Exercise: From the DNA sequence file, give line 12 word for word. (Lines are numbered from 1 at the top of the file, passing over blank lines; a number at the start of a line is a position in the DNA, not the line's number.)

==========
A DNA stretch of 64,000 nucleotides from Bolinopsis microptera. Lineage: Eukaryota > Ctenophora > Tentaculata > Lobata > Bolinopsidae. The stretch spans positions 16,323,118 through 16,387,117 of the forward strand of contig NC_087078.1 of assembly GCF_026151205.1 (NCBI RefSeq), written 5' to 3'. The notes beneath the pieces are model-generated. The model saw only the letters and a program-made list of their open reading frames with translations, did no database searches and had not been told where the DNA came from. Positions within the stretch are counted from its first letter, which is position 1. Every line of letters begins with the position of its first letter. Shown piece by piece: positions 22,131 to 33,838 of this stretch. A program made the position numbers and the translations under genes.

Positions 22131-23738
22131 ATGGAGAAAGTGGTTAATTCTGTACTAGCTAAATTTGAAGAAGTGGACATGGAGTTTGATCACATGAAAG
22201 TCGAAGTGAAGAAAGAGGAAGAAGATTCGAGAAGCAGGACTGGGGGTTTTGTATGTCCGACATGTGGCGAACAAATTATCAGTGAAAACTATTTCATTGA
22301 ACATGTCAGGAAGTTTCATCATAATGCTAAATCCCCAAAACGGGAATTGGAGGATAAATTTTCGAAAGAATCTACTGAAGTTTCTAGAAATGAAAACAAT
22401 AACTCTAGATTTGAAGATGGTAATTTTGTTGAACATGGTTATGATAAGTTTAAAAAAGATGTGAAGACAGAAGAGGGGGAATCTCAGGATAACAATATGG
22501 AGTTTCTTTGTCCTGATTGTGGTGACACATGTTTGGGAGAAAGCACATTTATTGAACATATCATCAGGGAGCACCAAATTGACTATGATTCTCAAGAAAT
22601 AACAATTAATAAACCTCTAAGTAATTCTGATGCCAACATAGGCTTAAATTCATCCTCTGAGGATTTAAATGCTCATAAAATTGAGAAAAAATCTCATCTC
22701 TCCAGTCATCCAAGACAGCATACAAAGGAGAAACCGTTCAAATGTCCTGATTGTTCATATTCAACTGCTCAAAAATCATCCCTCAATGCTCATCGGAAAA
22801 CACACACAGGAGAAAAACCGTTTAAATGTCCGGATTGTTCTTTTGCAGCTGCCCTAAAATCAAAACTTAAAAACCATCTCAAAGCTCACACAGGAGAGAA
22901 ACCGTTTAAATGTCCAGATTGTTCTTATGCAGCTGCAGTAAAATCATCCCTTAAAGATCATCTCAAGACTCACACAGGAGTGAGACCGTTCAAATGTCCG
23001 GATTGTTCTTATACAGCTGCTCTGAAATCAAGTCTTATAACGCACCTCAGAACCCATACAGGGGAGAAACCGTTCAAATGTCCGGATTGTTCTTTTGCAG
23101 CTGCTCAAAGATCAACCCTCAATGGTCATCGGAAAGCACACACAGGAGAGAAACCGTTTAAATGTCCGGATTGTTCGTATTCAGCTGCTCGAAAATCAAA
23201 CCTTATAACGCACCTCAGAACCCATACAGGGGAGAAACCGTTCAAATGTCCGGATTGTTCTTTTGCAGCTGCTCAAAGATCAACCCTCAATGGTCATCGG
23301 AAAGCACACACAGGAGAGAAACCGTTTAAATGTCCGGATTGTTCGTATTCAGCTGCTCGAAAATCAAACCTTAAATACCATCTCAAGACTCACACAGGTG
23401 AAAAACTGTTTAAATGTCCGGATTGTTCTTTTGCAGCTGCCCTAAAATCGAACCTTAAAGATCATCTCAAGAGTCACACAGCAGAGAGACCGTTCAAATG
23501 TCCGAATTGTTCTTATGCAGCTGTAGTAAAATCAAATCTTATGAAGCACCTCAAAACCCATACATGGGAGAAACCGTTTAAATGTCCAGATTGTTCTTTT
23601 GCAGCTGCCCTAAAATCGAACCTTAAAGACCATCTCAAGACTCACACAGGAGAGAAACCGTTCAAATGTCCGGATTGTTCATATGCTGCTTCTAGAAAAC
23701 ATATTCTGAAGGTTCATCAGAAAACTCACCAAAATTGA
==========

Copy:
23001 GATTGTTCTTATACAGCTGCTCTGAAATCAAGTCTTATAACGCACCTCAGAACCCATACAGGGGAGAAACCGTTCAAATGTCCGGATTGTTCTTTTGCAG